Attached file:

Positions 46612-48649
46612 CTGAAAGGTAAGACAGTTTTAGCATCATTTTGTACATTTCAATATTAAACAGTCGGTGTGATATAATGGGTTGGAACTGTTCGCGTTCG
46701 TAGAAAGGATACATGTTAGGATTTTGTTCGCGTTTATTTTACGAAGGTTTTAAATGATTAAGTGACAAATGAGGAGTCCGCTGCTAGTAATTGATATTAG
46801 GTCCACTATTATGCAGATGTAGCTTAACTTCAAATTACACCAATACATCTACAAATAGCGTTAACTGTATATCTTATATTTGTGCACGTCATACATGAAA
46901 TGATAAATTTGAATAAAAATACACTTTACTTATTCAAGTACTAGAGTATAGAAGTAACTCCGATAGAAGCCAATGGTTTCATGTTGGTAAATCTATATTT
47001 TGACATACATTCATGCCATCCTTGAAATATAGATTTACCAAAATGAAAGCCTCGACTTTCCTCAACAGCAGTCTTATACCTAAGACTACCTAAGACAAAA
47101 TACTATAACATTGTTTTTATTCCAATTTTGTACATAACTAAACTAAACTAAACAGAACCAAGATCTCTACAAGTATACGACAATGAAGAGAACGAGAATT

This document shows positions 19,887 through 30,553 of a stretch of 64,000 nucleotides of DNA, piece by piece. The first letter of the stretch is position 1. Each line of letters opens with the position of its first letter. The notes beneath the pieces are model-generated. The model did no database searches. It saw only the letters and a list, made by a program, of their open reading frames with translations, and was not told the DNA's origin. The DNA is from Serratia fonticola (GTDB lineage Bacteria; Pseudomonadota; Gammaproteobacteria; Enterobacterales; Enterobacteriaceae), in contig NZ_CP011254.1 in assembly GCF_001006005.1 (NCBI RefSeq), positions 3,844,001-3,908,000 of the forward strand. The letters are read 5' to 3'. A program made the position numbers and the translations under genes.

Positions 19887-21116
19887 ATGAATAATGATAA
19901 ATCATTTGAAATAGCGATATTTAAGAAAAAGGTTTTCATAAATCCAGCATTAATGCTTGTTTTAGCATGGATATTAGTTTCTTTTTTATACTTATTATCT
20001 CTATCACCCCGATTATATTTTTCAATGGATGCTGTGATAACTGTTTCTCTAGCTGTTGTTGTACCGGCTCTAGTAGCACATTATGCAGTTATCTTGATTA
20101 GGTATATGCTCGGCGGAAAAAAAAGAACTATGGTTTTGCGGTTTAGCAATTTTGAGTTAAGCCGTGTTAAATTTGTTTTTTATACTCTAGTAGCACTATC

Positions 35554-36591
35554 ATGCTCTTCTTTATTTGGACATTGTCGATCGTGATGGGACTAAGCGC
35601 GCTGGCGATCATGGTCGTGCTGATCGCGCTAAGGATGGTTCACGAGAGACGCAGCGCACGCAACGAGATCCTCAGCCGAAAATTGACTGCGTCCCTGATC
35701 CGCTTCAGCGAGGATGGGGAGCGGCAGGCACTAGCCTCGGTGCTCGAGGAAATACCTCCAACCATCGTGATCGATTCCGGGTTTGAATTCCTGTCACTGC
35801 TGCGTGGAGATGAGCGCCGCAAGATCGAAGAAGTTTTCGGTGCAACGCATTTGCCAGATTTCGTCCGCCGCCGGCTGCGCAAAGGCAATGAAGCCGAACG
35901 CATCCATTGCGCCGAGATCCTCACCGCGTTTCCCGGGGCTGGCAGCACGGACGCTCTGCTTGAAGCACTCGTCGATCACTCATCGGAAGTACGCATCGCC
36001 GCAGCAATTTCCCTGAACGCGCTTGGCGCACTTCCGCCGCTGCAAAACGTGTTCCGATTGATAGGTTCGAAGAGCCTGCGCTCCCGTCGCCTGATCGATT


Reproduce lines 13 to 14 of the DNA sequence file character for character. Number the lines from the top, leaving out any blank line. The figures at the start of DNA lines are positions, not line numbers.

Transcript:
20101 GGTATATGCTCGGCGGAAAAAAAAGAACTATGGTTTTGCGGTTTAGCAATTTTGAGTTAAGCCGTGTTAAATTTGTTTTTTATACTCTAGTAGCACTATC

Positions 35554-36591